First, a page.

It has been written to assist the media in planning and researching future stories related to space science and astronomy, particularly those with UK involvement. It is not intended to be fully comprehensive. Dates and times may be subject to change.
8 MARCH: LAUNCH OF JULES VERNE TO INTERNATIONAL SPACE STATION
At 0423 GMT on 8 March the European Space Agency (ESA) is scheduled to launch the Automated Transfer Vehicle (ATV) ‘Jules Verne’ into space using an Ariane 5 rocket from the Kourou spaceport in French Guiana. Jules Verne is the ESA-built unmanned resupply vehicle for the International Space Station (ISS), is 10.3 m high, 4.5 m across and carries a payload of up to 9000 kg.
The ATV will arrive and dock automatically with the ISS. Astronauts will then remove the cargo and can then dispose of waste in the empty spacecraft. Eventually the refuse filled spacecraft will undock from the ISS and make a controlled re-entry into the Earth’s atmosphere, before burning up over the Pacific Ocean.
FURTHER INFORMATIONEuropean Space Agency
This mission will also return French astronaut Leopold Eyharts to Earth after 4 weeks aboard the ISS, where he commissioned Columbus, the ESA-built space laboratory that was added to the space station in February. Eyharts will be replaced by NASA astronaut Garrett Reisman.
Emeritus Professor Clive Ruggles from the University of Leicester will give the next RAS public lecture, where he will set out the latest evidence of how ancient cultures worldwide related to what they saw in the sky. Professor Ruggles will explain how astronomers and archaeologists seek to understand this by looking at prehistoric evidence from across the world – from Wessex in the UK to Ireland, continental Europe, the USA, Australia, Polynesia and Ethiopia.
The lunchtime lectures are open to everyone and take place in the newly-refurbished Burlington House, the headquarters of the RAS off Piccadilly in central London. The lectures take place at 1pm on the first Tuesday of each month and the audience can take their seats from 12.45.FURTHER INFORMATION
On 14 March leading scientists will gather to discuss the latest ideas on how galaxies evolve. Delegates at the meeting will hear how new surveys, instruments and techniques are giving astronomers an insight into the development of galaxies throughout the history of the Universe, from the earliest epochs to the present day.FURTHER INFORMATION (INCLUDING MEETING PROGRAMME)
Observing the way they move in binary systems is one of the few direct methods for measuring the mass of stars. At a special meeting held to honour the work of Professor Roger Griffin of the University of Cambridge, astrophysicists will consider and discuss the latest techniques for determining stellar masses in a variety of astronomical settings.FURTHER INFORMATION
Nearly 500 astronomers and space scientists will gather for the RAS National Astronomy Meeting 2008 (NAM 2008), which will be hosted by Queen’s University Belfast and runs from 31 March to 4 April. At NAM 2008 scientists will present new research in many aspects of astronomy and space science, including the early history of the Universe, planets around other stars, the vision for space exploration, black holes and the impact of ‘space weather’ on the Earth.
Representatives of the media are cordially invited to attend and press room facilities will be available for the duration of the meeting. Please pre-register via http://nam2008.qub.ac.uk/registerpress.shtmlFURTHER INFORMATION (INCLUDING SCIENCE PROGRAMME)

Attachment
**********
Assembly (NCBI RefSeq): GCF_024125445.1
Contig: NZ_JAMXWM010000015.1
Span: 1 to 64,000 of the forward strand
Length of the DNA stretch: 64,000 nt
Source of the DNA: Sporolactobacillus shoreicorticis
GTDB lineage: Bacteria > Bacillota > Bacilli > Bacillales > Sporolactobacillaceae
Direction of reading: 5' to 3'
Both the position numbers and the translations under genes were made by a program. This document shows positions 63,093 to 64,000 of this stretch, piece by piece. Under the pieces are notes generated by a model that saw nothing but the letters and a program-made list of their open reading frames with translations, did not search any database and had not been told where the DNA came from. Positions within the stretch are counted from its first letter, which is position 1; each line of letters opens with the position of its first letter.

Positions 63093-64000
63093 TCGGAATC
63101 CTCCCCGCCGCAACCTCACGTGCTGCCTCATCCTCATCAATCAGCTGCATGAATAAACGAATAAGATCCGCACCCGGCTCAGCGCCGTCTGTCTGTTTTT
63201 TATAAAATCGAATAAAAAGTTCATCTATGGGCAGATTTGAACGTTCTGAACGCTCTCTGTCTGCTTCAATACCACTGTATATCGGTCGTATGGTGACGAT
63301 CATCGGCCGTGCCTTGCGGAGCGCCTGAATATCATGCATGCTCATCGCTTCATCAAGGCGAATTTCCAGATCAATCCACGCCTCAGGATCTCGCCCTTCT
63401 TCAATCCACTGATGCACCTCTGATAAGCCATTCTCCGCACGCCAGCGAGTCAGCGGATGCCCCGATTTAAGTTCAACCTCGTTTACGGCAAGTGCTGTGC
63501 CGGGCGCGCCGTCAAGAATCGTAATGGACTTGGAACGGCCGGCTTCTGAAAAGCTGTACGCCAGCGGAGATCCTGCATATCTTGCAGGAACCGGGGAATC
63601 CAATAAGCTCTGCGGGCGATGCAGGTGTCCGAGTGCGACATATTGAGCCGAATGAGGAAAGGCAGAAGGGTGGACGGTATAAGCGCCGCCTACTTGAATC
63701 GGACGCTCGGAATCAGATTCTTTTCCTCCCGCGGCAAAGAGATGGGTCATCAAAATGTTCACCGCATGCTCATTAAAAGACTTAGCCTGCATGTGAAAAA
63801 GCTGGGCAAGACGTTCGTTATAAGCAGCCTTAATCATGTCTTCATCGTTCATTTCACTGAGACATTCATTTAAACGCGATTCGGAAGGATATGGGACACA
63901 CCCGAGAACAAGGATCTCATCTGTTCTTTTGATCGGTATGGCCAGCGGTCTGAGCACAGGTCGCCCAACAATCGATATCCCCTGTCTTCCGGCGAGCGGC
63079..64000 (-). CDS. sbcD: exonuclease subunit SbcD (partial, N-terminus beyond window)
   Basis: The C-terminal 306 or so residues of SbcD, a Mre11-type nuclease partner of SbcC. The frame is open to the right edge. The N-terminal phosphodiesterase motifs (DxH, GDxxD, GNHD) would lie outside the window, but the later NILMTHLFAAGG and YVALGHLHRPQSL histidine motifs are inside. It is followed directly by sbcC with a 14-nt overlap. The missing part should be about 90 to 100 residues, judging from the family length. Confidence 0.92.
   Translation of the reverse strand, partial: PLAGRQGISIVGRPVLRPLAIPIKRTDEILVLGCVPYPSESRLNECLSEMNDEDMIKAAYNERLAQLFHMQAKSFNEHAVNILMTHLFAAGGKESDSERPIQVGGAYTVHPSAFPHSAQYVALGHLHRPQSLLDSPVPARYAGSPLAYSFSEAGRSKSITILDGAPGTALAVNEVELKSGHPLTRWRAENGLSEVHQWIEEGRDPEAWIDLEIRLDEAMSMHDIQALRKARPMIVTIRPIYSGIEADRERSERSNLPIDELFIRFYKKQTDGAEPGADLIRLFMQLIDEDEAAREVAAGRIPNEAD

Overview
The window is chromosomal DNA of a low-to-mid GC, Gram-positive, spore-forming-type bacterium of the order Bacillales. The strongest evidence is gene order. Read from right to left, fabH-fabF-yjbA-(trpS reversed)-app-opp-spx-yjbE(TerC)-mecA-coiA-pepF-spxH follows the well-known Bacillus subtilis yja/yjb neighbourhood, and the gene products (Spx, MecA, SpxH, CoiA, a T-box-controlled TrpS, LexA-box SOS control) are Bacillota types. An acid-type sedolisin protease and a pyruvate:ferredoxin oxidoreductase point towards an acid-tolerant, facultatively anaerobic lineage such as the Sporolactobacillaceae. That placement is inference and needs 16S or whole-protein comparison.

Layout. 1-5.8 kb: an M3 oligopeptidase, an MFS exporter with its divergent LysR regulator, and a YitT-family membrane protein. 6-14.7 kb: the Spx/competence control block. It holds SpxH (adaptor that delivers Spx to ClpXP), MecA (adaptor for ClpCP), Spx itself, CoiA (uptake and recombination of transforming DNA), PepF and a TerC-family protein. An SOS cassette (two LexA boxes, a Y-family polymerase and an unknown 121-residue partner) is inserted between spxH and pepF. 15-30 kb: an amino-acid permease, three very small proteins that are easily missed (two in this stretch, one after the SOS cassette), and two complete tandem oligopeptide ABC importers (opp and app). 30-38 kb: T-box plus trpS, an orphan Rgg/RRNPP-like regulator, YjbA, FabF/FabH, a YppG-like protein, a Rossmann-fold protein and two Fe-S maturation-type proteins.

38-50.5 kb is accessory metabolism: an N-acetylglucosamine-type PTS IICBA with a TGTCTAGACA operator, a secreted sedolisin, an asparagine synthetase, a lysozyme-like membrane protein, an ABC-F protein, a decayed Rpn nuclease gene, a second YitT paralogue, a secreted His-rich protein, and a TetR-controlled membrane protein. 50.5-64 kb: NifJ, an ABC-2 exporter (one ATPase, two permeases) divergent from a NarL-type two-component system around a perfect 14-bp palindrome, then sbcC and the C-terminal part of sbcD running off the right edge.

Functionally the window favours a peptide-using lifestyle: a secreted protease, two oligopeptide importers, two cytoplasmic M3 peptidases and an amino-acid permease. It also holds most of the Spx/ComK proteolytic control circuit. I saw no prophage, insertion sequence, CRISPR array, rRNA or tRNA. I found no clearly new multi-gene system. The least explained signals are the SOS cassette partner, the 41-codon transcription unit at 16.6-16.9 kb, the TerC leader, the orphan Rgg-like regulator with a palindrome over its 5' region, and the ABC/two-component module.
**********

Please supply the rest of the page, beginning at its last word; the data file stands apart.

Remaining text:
Robert Massey | RAS
Booth and panel discussion – The Lindau Nobel Laureate Meetings at the AAAS 2017 Annual Meeting
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In the field of nanoscience, an international team of physicists with participants from Konstanz has achieved a breakthrough in understanding heat transport
Cells need to repair damaged DNA in our genes to prevent the development of cancer and other diseases. Our cells therefore activate and send “repair-proteins”...
The Fraunhofer IWS Dresden and Technische Universität Dresden inaugurated their jointly operated Center for Additive Manufacturing Dresden (AMCD) with a festive ceremony on February 7, 2017. Scientists from various disciplines perform research on materials, additive manufacturing processes and innovative technologies, which build up components in a layer by layer process. This technology opens up new horizons for component design and combinations of functions. For example during fabrication, electrical conductors and sensors are already able to be additively manufactured into components. They provide information about stress conditions of a product during operation.
The 3D-printing technology, or additive manufacturing as it is often called, has long made the step out of scientific research laboratories into industrial...
Nature does amazing things with limited design materials. Grass, for example, can support its own weight, resist strong wind loads, and recover after being...
Nanometer-scale magnetic perforated grids could create new possibilities for computing. Together with international colleagues, scientists from the Helmholtz Zentrum Dresden-Rossendorf (HZDR) have shown how a cobalt grid can be reliably programmed at room temperature. In addition they discovered that for every hole ("antidot") three magnetic states can be configured. The results have been published in the journal "Scientific Reports".
Physicist Dr. Rantej Bali from the HZDR, together with scientists from Singapore and Australia, designed a special grid structure in a thin layer of cobalt in...
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